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Construction firm owners are no different from any other business owner when it comes to wanting to know their business’s value. Whether it’s for a potential sale of the business or establishing a value for gift and estate taxes, securing a formal business valuation is critical.

There are several common methods for determining value and financial and non-financial factors that have real and measurable impacts on the value of a business.

Two terms that are essential to business valuation are market value and enterprise value. Think of market value as analogous to the quoted price of a share of publicly traded stock. It is a value that represents the price at which two unrelated parties would be willing to exchange a good. The market value of a share of publicly traded stock is the last price at which a transaction involving that stock took place. Enterprise value is the market value of a company’s equity and debt less the company’s cash. There is often a difference between enterprise value and the value that an owner would receive when selling an ownership interest.

It’s All Relative

C.S. Lewis once said, “The architects tell us that nothing is great or small save by position.” What better way to find the value of a thing than to compare and contrast it with the value of another similar thing? To that end, there is the Capitalization of Earnings Method of valuation. The basic mechanics of the capitalization of earnings method are very simple:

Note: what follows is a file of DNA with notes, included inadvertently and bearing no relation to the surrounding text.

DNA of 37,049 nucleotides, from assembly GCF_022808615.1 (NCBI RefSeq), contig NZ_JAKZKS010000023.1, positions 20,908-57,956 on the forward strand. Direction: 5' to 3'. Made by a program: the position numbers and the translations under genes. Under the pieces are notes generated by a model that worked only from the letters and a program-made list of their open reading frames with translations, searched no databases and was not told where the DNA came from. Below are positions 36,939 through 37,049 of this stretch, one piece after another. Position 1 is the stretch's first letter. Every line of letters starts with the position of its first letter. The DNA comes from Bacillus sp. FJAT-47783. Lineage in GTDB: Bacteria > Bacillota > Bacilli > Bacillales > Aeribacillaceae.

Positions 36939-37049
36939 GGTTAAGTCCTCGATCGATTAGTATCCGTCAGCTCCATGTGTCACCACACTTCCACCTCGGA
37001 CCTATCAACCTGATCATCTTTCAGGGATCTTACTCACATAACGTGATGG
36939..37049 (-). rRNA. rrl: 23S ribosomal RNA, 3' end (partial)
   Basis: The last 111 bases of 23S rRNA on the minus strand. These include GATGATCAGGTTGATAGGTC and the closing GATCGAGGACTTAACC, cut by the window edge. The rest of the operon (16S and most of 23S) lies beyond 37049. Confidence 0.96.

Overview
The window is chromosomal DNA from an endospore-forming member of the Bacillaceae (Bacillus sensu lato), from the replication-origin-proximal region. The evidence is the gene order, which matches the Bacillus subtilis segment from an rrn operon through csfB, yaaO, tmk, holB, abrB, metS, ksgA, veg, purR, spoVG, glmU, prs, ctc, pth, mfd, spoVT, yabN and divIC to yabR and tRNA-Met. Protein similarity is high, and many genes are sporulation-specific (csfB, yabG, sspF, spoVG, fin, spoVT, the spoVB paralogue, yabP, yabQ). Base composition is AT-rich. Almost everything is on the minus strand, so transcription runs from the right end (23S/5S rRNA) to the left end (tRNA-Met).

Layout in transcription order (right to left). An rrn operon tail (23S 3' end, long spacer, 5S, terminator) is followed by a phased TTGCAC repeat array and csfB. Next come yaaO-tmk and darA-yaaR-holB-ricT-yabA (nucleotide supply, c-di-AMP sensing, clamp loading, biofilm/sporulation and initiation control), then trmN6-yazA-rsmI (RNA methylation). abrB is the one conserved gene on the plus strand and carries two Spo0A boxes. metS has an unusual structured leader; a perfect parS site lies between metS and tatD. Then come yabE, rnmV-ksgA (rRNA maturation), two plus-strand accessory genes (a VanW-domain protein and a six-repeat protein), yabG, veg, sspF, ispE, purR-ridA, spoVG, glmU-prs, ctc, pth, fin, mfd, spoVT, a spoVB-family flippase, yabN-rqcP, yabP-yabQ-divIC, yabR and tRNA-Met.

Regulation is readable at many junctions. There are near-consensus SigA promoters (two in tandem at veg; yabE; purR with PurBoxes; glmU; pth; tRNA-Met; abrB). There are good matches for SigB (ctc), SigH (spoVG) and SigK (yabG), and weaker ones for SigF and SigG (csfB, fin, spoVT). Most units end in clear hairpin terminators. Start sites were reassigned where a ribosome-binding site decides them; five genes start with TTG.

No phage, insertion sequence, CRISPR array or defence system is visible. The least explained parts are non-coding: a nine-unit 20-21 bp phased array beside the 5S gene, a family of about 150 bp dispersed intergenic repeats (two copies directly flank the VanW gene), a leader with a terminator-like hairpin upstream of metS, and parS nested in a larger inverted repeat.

• determine a financial metric;
  • determine a suitable market-based multiple; and
  • multiply the metric and multiple together.
It may sound simple, but it’s not. The first step in the Capitalization of Earnings Method is to determine an appropriate financial metric to use. The most common metrics are revenue or sales, operating income and an acronym known as EBITDA, which stands for earnings before interest, taxes, depreciation and amortization.

More simply, EBITDA is used as a proxy for the business’s cash flow generation. Just how asset-intensive a business is generally determines which of these financial metrics is the most meaningful for valuation purposes. Of course, no business valuation would be complete without a long discussion about what actually constitutes operating earnings or EBITDA. Believe it or not, there are almost as many answers to this question as there are people discussing the matter.